The orders of the International Court of Justice (ICJ) that had prohibited Venezuela from aggravating its border controversy with Guyana, which it has since flouted, have been sent to the United Nations Security Council by Secretary General Antonio Guterres himself.
This has been revealed by the Secretary General’s Spokesperson, Stéphane Dujarric, in response to questions from the media on how the UN is reacting to Venezuela’s actions.
Despite the ICJ ruling that Venezuela cannot take any action that would infringe on Guyana’s territorial integrity following its December 3 referendum, Venezuela has since taken several such actions.
Following the referendum, Venezuelan President Nicolas Maduro announced, among other things, that he would now authorize oil exploration in Guyana’s Essequibo county, despite the ICJ not yet pronouncing on whether Venezuela’s claims have any validity.
Maduro has also announced a three-month period for companies already operating in the region to vacate.
In his response, Dujarric reminded that decisions of the ICJ are binding on all parties involved.
“I can tell you that the Secretary-General strongly supports the use of solely peaceful means to settle international disputes. He further recalls that, pursuant to the Charter and to the Statute of the International Court of Justice (ICJ), decisions of the Court are binding, and he trusts that both States will duly comply with the Order from the Court,” Dujarric has said.
According to Dujarric, the order issued by the ICJ containing provisional measures against Venezuela had been a unanimous one. Further, he made it clear that the UN Security Council has already been engaged by the Secretary-General.
“The Secretary-General notes the Court’s unanimous decision to order Venezuela to “refrain from taking any action that would modify the situation that currently prevails in the territory in dispute,” Dujarric said.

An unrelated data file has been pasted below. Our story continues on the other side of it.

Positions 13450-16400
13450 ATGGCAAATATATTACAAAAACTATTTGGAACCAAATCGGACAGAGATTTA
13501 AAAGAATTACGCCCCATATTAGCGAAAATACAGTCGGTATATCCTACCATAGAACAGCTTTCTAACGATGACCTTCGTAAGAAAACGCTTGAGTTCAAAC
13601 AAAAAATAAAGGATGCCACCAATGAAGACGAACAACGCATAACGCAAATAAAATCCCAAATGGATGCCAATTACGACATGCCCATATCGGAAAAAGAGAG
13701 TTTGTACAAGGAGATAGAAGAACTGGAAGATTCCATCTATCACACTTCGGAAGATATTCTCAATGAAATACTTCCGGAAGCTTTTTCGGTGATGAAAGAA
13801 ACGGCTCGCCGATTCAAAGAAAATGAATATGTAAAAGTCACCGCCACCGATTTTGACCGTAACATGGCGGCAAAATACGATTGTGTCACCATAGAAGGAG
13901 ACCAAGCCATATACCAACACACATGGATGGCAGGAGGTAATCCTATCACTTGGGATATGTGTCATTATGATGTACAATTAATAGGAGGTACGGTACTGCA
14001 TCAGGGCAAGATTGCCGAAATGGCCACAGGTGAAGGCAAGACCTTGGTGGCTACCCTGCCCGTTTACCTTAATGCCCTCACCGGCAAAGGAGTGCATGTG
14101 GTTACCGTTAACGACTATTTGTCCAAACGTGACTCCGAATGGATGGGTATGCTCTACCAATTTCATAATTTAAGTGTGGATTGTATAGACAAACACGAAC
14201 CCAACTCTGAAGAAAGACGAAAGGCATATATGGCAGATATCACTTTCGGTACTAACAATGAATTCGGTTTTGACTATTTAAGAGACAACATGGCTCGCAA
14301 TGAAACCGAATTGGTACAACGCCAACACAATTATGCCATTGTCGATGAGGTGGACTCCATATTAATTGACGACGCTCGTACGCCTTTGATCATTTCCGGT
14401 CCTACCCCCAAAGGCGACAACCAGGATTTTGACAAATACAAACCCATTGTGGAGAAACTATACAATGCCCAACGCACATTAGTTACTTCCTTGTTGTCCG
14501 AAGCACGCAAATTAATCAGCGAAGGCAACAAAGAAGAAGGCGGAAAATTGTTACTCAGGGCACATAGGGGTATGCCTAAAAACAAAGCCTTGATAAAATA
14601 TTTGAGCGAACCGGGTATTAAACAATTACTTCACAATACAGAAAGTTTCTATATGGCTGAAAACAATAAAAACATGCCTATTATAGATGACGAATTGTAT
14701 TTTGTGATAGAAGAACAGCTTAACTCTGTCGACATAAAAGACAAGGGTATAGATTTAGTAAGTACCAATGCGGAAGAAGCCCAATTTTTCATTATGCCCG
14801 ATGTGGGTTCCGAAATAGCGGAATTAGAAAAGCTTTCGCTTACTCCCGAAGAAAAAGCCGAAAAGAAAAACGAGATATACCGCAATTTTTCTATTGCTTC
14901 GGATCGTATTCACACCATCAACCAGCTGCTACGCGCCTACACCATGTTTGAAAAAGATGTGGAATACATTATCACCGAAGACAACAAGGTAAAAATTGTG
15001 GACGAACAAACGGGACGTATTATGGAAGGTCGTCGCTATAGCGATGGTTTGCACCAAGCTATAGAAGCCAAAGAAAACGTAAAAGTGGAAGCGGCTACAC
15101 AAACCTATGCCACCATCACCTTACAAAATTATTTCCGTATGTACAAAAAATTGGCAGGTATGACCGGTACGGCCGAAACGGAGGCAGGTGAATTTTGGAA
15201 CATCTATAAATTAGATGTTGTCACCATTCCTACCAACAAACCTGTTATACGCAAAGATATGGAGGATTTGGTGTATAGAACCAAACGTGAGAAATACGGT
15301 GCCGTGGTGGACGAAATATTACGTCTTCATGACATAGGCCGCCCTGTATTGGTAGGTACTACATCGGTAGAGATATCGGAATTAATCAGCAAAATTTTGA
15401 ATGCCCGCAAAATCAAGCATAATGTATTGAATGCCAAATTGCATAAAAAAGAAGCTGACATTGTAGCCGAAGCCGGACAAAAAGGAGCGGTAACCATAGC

“The Secretary-General also notes that the Court’s order to both parties to refrain from any action which might aggravate or extend the dispute or make it more difficult to resolve. In accordance with the Statute of the Court, the Secretary-General transmitted the notice of the provisional measures ordered by the Court to the Security Council.”
Last month, the Venezuelan National Electoral Council published a list of five questions that it planned to put before the Venezuelan people in the December 3, 2023 referendum.
The referendum sought the Venezuelan people’s approval to, among other things, annex Essequibo and create a Venezuelan state thereof. It also sought the citizens’ approval for Venezuela to grant citizenship and identity cards to residents of Essequibo.
After years of failed Good Offices process via the United Nations (UN), Guyana is seeking a final and binding judgement from the ICJ to reinforce that the 1899 Arbitral Award remains valid and binding on all parties; as well as legal affirmation that Guyana’s Essequibo region, which contains much of the country’s natural resources, belongs to Guyana, and not Venezuela.
Over the past few weeks, Guyana has been informing regional and international partners of Venezuela’s referendum, which has been criticized by the United States, Caricom, and the Organization of American States (OAS), as well as by several other nations in the Region, including Brazil.
Last week Friday, the International Court of Justice (ICJ) issued a ruling barring Venezuela from taking any action emanating from the referendum to seize Essequibo while the Court makes its decision about the validity of the 1899 Arbitral Award. Maduro has nevertheless announced a series of measures on Tuesday, aimed at annexing Essequibo.
In a national address on Tuesday evening, President Dr. Irfaan Ali announced that the Government would engage the UN on Venezuela’s latest actions. He said that “by defying the Court, Venezuela has rejected international law, the rule of law generally, fundamental justice and morality, and the preservation of international peace and security”. And he added, “They have literally declared themselves an outlaw nation”.
Back in June, Guyana was among five countries elected to sit on the UN Security Council for the 2024-2025 term as a non-permanent member. Permanent members of the Security Council include China, France, Russia and the United States. This Council is a body responsible for maintaining international peace and security.